Modern treatments of lace

4 Apr
The following is a very interesting commentary on the full range of the lace business in modern fashion.
See our fall 2011 collection for a luxurious cashmere blend trimmed in lace for a day to night look, and very feminine too!
The Wall Street Journal
MARCH 31, 2011
New Life for the Historic
Art of Lace-Making
The Return of Lace as a Major Fashion Trend is Giving a Boost to a Once-Faltering European Business
By CHRISTINA BINKLEY

Columnist's name

Lace seems to be everywhere on fashion’s runways recently. But much of it starts in a small French town called Caudry, where 100-year-old looms are used to weave lace using methods that pre-date the Reformation. WSJ’s Christina Binkley reports.

Caudry, France

Lace, suddenly, is everywhere.

Looking nothing like your grandmother’s doilies, lace is the fabric of whole dresses and suits for summer, as well as next fall. Lace hasn’t been this popular since Queen Victoria sat on the throne.

Lace on the Runway and Red Carpet

The couture lace industry has shrunk in size, but lace itself has spread across runways around the world.

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Getty ImagesMarc Jacobs used Swiss-made ‘guipure’ lace in this dress, which will retail for $4,200 this fall.

The lavish lace is a dramatic change—not only for high fashion but also for a European industry that has been dwindling since the 1920s. Europe was once famous for lace—hundreds of types of Swiss, Belgian, French and at one point even English lace. Now, much of the lace shown on high-end runways comes from one town in northeastern France.

The French lace industry was famous when Jerry Lee Lewis crooned, “Chantilly lace and a pretty face….” in the 1950s. But Chantilly lace is no longer made in the French town of Chantilly. The high-end lace industry has mostly shrunk to the area around a town called Caudry, where rival companies Sophie Hallette and Solstiss supply the likes of Christian Dior, Chanel, Jean Paul Gaultier, Jason Wu and Valentino.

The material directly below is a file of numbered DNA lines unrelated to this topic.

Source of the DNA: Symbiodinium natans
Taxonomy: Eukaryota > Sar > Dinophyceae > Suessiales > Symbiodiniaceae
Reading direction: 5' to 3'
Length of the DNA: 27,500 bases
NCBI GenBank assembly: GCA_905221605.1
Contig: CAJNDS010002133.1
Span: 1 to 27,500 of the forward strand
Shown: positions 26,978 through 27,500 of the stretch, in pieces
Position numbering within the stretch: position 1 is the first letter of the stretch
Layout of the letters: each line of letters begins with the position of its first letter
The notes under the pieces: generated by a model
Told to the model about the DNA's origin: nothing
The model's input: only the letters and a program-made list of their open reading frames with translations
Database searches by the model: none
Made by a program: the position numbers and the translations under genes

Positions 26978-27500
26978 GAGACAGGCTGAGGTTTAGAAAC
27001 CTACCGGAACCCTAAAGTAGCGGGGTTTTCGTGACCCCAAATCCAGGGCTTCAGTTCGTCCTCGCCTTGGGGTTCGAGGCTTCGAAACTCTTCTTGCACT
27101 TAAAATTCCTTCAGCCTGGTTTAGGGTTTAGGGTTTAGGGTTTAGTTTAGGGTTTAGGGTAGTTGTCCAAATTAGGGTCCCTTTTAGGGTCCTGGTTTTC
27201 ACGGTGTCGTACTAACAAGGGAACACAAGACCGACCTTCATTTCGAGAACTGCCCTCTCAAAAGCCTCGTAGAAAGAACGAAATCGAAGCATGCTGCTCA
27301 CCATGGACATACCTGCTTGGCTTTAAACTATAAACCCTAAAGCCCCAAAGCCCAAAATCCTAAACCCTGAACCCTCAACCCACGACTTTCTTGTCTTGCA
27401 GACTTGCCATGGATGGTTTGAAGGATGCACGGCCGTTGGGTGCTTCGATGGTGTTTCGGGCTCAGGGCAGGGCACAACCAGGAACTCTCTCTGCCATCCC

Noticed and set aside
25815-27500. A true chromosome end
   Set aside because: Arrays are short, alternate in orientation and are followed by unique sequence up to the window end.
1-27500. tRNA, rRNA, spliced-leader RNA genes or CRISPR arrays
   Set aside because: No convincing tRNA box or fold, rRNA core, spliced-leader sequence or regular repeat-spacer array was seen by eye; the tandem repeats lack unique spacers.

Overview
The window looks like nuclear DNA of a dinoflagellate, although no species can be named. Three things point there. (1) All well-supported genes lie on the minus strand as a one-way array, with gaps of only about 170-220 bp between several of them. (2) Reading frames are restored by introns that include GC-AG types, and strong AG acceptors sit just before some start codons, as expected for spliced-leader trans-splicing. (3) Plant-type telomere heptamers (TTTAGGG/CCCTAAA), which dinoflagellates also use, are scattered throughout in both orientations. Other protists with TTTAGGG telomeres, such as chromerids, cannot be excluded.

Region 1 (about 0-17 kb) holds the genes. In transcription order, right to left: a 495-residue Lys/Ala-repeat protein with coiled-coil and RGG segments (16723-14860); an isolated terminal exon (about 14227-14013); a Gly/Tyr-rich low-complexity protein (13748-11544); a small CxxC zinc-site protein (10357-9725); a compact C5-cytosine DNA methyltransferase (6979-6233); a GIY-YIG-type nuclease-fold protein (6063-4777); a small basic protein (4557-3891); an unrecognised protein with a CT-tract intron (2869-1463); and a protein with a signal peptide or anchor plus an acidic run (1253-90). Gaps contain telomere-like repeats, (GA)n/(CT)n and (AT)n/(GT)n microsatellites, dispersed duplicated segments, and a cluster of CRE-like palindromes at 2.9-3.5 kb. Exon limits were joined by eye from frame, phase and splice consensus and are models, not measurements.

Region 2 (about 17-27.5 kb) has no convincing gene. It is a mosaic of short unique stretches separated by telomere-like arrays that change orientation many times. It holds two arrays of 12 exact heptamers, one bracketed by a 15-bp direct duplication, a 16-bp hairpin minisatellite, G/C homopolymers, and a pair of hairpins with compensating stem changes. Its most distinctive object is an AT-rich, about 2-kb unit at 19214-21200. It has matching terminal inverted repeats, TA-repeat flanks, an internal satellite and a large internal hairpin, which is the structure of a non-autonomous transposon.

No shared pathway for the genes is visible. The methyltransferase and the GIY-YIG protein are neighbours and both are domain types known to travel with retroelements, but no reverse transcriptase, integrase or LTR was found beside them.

The region is known for its stinky Maroilles cheese and the slurry of its “Ch’tis” dialect, made famous in France by the 2008 comedy “Bienvenue Chez Les Ch’tis” or “Welcome to the Sticks.” The factories here specialize in “Leavers” lace, using looms that imitate the intricate knotting of 18th-century handmade lace. These machine looms, named after the Englishman who invented them, can work cotton, silk, rayon, polyester, wool or other materials into exquisite laces that are sturdier than they look. (Handmade lace is now a hobbyist’s product, though some machine lace is embellished by hand.)

Of course, the Leavers machines are far slower than the knitting machines now used to make mass-market lace in China. Heidi Cho, who trades in lace at Victorian Lace & Trim, a Los Angeles-based lace wholesaler, sells large quantities of Chinese lace to fast-fashion and budget-clothing manufacturers in the U.S. “The China quality is low, but the price is low, Ms. Cho says. Created with an entirely different technique, it isn’t nearly as nuanced or beautiful.

Still, Chinese factories haven’t made headway into the market for couture-level lace—largely because new Leavers machines haven’t been manufactured in decades.

Outside of bridal trims and lingerie, lace hasn’t been a big part of women’s wardrobes in recent decades. Perhaps that’s partly because it’s so truly, almost wholly feminine—in an era when women have been focused on competing with men.

How Lace Is Created

The Sophie Hallette factory supplies lace to high-end designers, using methods that have changed little since the 19th-century introduction of ‘Leavers’ looms.

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Christina Binkley/The Wall Street JournalNew lace patterns are drawn by hand—every single thread.

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Christina Binkley/The Wall Street JournalA technician loads bobbins with fine thread.

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Christina Binkley/The Wall Street JournalThreads on a lace-making machine are as thin as gossamer.

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Christina Binkley/The Wall Street JournalAfter lace is woven, women repair any tiny faults by hand, with needle and thread.

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Christina Binkley/The Wall Street JournalThe laboratory where the factory creates custom colors ordered up by design brands.